Why Writing Takes So Long and What You Can Do about It (Guest Post)

Why Does Writing Take So Long?

Writing takes so long because most of us don’t really know what we want to say. We write and rewrite and write some more to figure out what we’re thinking.  Then we hone it, and we wonder if it is any good at all.

If you sit down at your computer and start writing, try crossing out the first three paragraphs. I call those three paragraphs, “Giving yourself permission to write.” Read your fourth paragraph. Betcha a dollar that what you really want to write about is somewhere in that paragraph.

Old typewriter

What You Can Do about It

Here’s one way to shorten the process. (Spoiler alert, I’m going to use the word “outline.” Don’t go running and shrieking from the room).

  1. Before you start to write, decide what your main point is. Make it catchy enough and this could be your title.
  2. Outline your thoughts. Pick three good reasons. Or describe a three-step process. Or tell me what happened before your big discovery, when you made your big discovery, and since you’ve made your big discovery. That’s called story.
  3. List each reason on its own line. Underneath, list the details you want to include under each statement. That’s called an outline.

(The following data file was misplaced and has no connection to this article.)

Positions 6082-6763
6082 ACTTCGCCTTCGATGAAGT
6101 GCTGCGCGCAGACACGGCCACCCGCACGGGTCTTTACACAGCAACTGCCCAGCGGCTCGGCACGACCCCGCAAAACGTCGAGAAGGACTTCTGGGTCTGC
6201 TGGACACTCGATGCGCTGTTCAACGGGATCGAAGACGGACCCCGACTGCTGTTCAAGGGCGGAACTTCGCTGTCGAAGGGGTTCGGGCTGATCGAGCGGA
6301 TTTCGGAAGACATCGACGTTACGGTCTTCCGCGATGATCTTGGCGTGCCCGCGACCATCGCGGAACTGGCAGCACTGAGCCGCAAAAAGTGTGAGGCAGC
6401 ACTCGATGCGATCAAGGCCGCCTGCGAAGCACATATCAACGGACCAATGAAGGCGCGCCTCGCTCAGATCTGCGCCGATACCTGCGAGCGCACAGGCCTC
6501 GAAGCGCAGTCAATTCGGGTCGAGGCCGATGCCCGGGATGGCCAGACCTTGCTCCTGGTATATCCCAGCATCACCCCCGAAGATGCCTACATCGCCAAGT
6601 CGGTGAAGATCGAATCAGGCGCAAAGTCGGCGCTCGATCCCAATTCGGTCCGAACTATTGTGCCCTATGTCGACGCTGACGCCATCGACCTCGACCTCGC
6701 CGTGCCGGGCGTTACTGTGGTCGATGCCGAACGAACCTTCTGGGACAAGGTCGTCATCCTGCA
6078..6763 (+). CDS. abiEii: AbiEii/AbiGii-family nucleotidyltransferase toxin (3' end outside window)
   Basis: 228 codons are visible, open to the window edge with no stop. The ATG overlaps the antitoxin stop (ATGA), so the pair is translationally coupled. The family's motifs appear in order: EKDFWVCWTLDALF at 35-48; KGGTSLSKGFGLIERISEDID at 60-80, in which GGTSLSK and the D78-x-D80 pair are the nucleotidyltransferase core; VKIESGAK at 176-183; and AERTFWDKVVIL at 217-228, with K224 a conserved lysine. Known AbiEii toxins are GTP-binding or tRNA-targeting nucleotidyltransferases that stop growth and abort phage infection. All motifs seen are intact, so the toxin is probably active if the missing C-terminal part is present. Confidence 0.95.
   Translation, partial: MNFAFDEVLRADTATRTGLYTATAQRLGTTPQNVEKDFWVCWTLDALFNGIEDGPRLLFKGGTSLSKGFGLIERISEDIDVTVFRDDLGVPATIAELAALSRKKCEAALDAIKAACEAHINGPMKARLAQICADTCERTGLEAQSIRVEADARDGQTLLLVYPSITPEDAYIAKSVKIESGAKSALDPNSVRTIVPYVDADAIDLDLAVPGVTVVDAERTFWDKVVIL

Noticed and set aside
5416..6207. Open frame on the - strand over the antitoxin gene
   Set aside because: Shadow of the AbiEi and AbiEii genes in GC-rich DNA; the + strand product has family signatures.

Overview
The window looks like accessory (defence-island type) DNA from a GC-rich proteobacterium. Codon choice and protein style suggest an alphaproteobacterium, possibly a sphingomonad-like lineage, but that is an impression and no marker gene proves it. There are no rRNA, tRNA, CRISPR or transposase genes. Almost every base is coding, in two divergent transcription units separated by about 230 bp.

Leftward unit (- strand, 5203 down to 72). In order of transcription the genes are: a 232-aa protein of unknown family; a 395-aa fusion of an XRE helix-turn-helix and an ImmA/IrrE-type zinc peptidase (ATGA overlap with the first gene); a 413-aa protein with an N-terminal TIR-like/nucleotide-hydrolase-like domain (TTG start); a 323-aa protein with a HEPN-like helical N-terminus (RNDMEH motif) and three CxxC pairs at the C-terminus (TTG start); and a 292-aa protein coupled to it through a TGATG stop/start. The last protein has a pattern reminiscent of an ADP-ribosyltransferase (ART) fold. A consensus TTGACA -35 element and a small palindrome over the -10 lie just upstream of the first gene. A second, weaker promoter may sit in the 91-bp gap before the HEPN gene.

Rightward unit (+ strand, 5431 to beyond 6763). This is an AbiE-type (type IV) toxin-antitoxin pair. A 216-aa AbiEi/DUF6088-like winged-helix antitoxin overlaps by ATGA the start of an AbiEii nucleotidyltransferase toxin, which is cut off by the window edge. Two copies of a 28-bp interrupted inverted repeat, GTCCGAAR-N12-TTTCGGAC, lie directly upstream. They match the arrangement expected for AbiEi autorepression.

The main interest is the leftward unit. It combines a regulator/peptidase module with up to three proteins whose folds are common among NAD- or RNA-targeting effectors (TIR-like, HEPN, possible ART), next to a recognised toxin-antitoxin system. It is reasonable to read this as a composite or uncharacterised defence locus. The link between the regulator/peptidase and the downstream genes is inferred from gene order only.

4. Review your outline. Have you included all of the details you wanted to? Have you stayed on topic? It’s possible you have included details that don’t relate closely enough to your main point. Set them aside for a future blog post. It’s much easier to edit at the outline stage of your writing.
  5. Finally, now that you have done your planning, write the daylights out of your content. Write as fast as you can. Get your ideas on paper so you can see them and edit them.

Now you have a legitimate first draft. But it’s not your final draft. Craft your words. Use details to create pictures in the minds of your readers. Use your words to challenge their senses. Set it aside for an hour. Then read it again. Do some more crafting. If you’re very brave, let someone else read it. Ask them what they think.

Hands down, the hardest part about writing is making decisions. Use the planning process to force yourself to make those decisions before you start to write. A little bit of planning can save tremendous time.

Guest Post by Anne Marie Winz

Anne Marie Winz has been on staff with Cru for a lot of years. She married a great guy, Mark Winz, a writer-editor-planner,  and together they raised two pretty incredible children. Anne Marie and Mark live in Orlando, but they will happily travel if there is a chance to train aspiring bloggers and writers. Her day job includes managing an e-newsletter and two online communities for the Women’s Resources team at Lake Hart (Cru headquarters).

Source: This photograph of the typewriter is by Daniel McCullough and is available on Unsplash.

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